Kentucky doesn't have an offense. The Kentucky coach just rolls the ball out for practice, During the game, the players just shoot whenever they get the ball. They don't even seem to care who shoots the ball. Usually they shoot so fast they don't even try to get into an offensive set. When Kentucky gets a lead, they do nothing to hold on to it, they usually just continue playing at a break-neck pace. Good coaches, like the Maestro Dean Smith, know to pull out the ball and sit on it.

The Facts

Kentucky often runs a system where players continually pass, screen and reverse the ball to find open three point shots. Other times they run plays to the post or post a guard on the blocks. They also score off of transition baskets caused by their defensive pressure and run-outs after a missed basket by the opponent.


Kentucky runs a system that often does not revolve around one player. Tubby Smith and Rick Pitino both coach all their players to be confident in taking the open jump shot when it is available. They then recruit players with the skills at all positions that it is deadly to leave one player alone. The result is the opponent must guard closely every player on the team or be burned. This opens the court for drives to the basketball, entry passes to the post and passing lanes to cutters. None of the players have the onus in the back of their minds when they shoot, wondering whether the coach would allow or disallow the shot. When they shoot, they are only worrying about making the basket.

One overlooked aspect of Kentucky's offense that should be obvious to any basketball fan is that the Cats virtually never take a three-point shot which is being closely guarded. Compare that with other teams, notably Virginia and Georgetown and there is a striking difference. If the shot is guarded, the Cats just keep passing the ball until they find a teammate with a better shot. The result being the Cats shoot a very good three-point shooting percentage.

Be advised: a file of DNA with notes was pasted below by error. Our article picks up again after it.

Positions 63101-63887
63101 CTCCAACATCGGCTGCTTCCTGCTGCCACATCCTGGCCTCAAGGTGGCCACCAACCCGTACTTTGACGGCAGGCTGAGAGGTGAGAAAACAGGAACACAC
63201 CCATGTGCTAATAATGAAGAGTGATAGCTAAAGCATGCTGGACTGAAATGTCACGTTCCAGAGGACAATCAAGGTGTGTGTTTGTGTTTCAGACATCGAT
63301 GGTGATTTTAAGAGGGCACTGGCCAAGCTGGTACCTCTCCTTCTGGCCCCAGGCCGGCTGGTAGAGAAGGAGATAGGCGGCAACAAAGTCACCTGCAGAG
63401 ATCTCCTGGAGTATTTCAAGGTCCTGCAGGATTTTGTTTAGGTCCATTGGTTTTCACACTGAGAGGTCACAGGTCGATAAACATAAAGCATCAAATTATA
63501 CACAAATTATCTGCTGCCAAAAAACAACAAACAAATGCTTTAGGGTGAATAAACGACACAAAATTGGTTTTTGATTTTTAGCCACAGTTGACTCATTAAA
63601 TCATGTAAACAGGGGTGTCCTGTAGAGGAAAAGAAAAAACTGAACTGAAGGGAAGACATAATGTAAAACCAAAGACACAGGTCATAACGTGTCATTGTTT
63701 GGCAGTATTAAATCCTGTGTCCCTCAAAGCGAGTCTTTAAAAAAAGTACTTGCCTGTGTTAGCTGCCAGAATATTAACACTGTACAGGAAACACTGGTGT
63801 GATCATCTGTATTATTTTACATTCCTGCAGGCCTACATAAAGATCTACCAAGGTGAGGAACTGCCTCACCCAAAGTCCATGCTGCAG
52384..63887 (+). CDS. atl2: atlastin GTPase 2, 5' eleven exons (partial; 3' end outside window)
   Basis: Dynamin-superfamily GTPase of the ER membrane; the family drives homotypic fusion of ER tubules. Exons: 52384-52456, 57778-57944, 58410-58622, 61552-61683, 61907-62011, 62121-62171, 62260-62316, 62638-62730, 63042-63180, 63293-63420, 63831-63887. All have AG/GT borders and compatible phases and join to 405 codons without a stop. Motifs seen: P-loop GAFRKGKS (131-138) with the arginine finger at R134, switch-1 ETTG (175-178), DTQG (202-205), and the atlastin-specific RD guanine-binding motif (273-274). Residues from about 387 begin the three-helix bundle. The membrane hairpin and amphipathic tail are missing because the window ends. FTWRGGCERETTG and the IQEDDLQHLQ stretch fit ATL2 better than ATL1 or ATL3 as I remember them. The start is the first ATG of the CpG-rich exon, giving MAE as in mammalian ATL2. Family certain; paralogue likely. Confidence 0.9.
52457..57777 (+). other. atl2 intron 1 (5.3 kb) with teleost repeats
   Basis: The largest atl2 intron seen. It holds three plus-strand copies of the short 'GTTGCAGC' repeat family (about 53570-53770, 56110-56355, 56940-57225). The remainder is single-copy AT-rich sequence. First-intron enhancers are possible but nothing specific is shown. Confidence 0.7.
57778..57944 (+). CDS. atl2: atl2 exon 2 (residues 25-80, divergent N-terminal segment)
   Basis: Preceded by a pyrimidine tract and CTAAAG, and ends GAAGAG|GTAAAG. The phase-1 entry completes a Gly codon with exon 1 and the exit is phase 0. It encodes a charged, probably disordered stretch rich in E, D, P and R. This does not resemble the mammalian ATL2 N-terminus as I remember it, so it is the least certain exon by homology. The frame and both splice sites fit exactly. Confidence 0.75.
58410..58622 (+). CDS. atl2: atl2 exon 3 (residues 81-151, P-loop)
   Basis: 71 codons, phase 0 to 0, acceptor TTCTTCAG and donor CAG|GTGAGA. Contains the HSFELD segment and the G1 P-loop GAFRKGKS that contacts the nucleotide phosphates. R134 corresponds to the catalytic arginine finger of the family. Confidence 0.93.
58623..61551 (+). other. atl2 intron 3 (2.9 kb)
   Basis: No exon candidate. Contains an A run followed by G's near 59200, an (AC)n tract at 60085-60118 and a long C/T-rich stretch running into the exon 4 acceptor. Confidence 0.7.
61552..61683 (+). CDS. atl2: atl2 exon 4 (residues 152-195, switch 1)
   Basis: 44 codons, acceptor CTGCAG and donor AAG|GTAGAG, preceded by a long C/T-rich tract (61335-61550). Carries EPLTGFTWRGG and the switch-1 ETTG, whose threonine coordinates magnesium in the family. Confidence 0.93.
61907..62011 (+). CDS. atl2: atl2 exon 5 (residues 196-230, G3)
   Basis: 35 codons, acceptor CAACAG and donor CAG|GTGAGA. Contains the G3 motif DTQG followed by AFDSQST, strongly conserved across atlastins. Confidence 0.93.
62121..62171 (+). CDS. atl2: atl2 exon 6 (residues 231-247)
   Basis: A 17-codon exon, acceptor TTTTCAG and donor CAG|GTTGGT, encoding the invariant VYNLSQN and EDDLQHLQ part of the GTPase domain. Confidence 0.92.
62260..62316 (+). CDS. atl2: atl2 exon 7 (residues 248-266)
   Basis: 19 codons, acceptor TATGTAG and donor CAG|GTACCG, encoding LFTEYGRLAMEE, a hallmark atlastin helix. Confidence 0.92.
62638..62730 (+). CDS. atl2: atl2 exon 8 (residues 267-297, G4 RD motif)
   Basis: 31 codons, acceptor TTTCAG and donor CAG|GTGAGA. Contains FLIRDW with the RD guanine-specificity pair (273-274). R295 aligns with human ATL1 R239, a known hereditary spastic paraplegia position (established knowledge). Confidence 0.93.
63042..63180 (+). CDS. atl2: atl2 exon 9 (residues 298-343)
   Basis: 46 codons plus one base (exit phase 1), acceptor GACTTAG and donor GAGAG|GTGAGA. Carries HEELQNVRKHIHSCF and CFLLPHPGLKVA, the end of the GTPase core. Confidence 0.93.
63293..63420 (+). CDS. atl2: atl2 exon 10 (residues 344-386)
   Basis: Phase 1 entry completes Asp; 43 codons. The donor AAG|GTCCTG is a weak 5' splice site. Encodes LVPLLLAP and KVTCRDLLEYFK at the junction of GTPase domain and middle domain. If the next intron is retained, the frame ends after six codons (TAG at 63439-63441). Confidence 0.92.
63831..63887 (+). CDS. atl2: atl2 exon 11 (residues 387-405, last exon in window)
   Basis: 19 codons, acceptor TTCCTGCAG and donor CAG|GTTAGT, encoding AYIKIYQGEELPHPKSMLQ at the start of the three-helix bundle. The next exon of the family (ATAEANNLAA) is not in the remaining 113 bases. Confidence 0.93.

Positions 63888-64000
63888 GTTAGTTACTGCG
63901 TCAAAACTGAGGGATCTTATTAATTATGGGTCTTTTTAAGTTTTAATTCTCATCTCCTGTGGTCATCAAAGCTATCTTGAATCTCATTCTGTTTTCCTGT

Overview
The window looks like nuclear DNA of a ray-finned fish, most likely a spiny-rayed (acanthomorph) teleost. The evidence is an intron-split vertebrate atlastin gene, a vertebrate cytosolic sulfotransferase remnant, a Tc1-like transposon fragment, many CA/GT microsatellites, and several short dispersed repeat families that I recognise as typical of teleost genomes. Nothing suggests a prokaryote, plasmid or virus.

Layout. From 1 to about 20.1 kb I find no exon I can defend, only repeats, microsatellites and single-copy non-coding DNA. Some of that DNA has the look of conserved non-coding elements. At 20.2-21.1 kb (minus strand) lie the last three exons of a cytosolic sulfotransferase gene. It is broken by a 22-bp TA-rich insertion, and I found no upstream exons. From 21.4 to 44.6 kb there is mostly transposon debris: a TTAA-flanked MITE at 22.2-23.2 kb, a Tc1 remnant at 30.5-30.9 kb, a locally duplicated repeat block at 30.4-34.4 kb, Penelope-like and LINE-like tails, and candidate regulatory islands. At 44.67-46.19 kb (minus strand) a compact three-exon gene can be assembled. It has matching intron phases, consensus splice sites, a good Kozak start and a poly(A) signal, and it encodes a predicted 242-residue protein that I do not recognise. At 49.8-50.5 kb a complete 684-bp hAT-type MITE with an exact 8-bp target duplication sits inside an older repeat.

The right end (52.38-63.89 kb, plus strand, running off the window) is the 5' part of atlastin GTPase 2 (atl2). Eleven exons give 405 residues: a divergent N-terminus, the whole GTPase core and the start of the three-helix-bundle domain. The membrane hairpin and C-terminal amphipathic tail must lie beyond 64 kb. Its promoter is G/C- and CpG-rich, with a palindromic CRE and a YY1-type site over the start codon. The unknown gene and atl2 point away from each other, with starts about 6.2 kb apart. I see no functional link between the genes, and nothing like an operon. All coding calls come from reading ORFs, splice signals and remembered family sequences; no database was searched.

People who watch a UK game and remark that the Cats aren't running a set offense are half correct but often miss what is happening on the court. The Cats are running an offense but it is so quickly-paced and does not revolve around two or three set plays and one or two players that it is extremely hard to defend against and prepare for. Also, it is not always better during the game to start an offensive set when weaknesses can be exploited in transition or broken plays.

As for the pace of the game, the Cats run and pressure continually to wear out the other team both physically and emotionally. The Cats are usually one of the best conditioned teams in the country and due to their bench, can usually wear out even the best of teams. Slowing the ball down when holding a lead only allows other teams to catch their breath and regroup.

When Kentucky has a huge lead and the bench players get into the game, Kentucky continues to run the type of offense the starters use. They might not press but they continue to move the ball and shoot the open three. The reason is quite simple, that is the way Kentucky plays ball. To expect the bench players to not play using the style expected of them is short-sighted. These players are being counted on to eventually come in and play on an emergency basis or as future starters and they need the experience of playing Kentucky's style. Actually, the coach probably does his most coaching during those "garbage times" as it gives inexperienced players some real competition to work against and improve. That is why you very rarely see Kentucky stop trying to execute at the end of blow-out games.

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